New York Philharmonic – Santtu-Matias Rouvali conducts Catamorphosis & The Rite of Spring; Nemanja Radulović plays Prokofiev’s Second Violin Concerto

Anna Thorvaldsdottir
Catamorphosis [US premiere]

Prokofiev
Violin Concerto No.2 in G-minor, Op.63

Stravinsky
The Rite of Spring

Nemanja Radulović (violin)

New York Philharmonic
Santtu-Matias Rouvali


0 of 5 stars

Reviewed by: Susan Stempleski

Reviewed: 12 January, 2023
Venue: Wu Tsai Theater, David Geffen Hall, Lincoln Center, New York City

Anna Thorvaldsdottir’s Catamorphosis, is – in the composer’s words – inspired by “the fragile relationship we have to our planet” and its core “revolves around a distinct sense of urgency, driven by the shift and pull between various polar forces – power and fragility, hope and despair, preservation and destruction.” Premiered in a streamed performance by Kirill Petrenko and the Berlin Philharmonic during Lockdown in January 2021, the abundantlyatmospheric work is cast in a single twenty-minute movement divided into seven sub-sections. Densely scored for a large orchestra, the work abounds in restless, shifting sonorities. Each section evolves naturally from what precedes it as the sharply detailed, multiple layers of sound alternate between heavily accented passages and lighter, more lyrical lines. Santtu-Matias Rouvali and the Philharmonic delivered a spectacular rendition, cogently conveyed the fragility of Nature and the precarious situation of our planet.

Prokofiev’s Second Violin Concerto featured Nemanja Radulović in an impressive Philharmonic debut. After repeatedly raising his bow above the strings of his instrument, Radulović gently began the solo entry and launched into a beautifully balanced performance which stressed the soulful, tender lyricism of the work. His playing was direct, firm, and elegant in the long-breathed melodies of the first two movements and splendidly swaggering in the tumultuous, Spanish-inflected Finale. Rouvali and the orchestra lent excellent support, delivering with admirable clarity and understanding.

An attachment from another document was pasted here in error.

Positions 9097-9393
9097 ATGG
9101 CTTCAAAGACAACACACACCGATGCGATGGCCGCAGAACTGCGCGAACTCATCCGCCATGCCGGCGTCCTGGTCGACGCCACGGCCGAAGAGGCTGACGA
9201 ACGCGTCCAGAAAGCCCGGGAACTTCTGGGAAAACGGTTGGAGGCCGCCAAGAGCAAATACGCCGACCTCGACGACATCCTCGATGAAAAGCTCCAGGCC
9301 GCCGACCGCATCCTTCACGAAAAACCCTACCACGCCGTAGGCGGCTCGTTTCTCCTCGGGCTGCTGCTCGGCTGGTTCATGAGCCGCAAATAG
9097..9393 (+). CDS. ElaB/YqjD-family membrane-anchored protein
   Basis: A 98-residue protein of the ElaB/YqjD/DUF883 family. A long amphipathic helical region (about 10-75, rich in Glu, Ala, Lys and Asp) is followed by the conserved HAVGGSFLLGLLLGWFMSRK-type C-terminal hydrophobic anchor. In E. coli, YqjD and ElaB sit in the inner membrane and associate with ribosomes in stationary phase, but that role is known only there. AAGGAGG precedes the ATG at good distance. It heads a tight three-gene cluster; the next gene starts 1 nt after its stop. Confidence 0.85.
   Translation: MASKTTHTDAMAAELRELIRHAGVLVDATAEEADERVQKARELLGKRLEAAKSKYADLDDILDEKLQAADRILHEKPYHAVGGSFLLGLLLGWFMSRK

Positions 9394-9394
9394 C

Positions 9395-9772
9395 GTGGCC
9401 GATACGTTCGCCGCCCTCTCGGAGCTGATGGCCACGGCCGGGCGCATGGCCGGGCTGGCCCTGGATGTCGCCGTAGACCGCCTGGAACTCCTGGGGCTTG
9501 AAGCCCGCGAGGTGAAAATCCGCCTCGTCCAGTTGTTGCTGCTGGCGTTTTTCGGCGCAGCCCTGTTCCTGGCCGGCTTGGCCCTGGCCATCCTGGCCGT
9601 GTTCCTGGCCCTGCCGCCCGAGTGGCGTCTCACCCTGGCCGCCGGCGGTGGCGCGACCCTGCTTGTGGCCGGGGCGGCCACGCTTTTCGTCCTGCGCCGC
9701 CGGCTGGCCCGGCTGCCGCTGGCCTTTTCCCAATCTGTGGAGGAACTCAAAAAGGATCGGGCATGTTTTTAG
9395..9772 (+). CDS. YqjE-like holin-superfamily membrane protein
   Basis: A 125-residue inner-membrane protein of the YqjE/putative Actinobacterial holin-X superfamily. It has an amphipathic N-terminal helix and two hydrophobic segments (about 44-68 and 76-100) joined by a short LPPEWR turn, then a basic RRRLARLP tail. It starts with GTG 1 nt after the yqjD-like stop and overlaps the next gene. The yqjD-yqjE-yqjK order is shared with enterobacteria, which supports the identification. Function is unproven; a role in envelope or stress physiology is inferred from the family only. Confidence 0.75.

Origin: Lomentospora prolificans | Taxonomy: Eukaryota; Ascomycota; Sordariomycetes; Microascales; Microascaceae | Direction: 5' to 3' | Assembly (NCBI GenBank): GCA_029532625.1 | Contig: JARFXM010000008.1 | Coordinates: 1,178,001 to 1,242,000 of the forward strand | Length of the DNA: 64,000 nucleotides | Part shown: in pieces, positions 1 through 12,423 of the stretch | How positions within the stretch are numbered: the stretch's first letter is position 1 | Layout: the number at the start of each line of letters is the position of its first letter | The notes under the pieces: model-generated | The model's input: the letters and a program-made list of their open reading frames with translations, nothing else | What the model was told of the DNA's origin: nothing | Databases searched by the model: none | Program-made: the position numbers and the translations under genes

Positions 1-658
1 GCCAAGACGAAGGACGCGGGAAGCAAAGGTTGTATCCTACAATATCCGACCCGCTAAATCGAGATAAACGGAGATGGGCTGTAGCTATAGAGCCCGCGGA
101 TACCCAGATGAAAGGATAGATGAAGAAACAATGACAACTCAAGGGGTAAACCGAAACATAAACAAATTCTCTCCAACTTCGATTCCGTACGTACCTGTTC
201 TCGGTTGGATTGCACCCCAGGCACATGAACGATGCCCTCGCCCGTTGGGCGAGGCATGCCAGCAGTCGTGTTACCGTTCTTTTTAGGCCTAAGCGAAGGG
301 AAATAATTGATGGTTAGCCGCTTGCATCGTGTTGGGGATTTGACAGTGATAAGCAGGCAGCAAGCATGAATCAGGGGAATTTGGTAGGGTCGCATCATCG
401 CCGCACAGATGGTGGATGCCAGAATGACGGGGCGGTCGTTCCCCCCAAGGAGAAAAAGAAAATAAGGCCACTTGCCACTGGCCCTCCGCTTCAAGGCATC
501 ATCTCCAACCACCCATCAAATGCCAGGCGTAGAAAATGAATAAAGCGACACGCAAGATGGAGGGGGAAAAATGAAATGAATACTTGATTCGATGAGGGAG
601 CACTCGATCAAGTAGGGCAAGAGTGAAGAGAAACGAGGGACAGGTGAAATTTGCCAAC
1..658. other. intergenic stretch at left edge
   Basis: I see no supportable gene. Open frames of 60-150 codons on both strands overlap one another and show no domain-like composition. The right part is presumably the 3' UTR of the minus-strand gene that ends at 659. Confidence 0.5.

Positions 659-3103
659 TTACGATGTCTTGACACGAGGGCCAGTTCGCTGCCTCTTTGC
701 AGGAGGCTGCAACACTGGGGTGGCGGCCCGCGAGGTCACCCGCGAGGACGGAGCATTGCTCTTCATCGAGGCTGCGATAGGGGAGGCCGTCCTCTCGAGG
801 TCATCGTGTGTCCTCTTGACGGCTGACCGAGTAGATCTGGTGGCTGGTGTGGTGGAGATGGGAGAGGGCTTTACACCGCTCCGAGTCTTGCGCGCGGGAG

Paganini’s flamboyant Caprice No.24 in A-minor was the encore, on this occasion turned into something even showier in a pastiche arrangement by Radulović and his compatriot, Aleksandar Sedlar. The high-spirited playing was not only dazzling and also a lot of fun.

For The Rite of Spring, Rouvali was at his very best. Shedding any restraint but keeping everything under control, his accurate gestures and sweeping arm movements elicited a consistently gripping performance, marked by extraordinary clarity in the rhythmically ruthless passages, and plenty of atmosphere in the more lyrical moments. Full of brilliant contributions from wind players (especially Judith LeClair’s fine work on the bassoon), tightly focused sounds from the strings, and fiery tuttis, this was a wild, thrilling, absolutely riveting account of Stravinsky’s rule-changing masterpiece.

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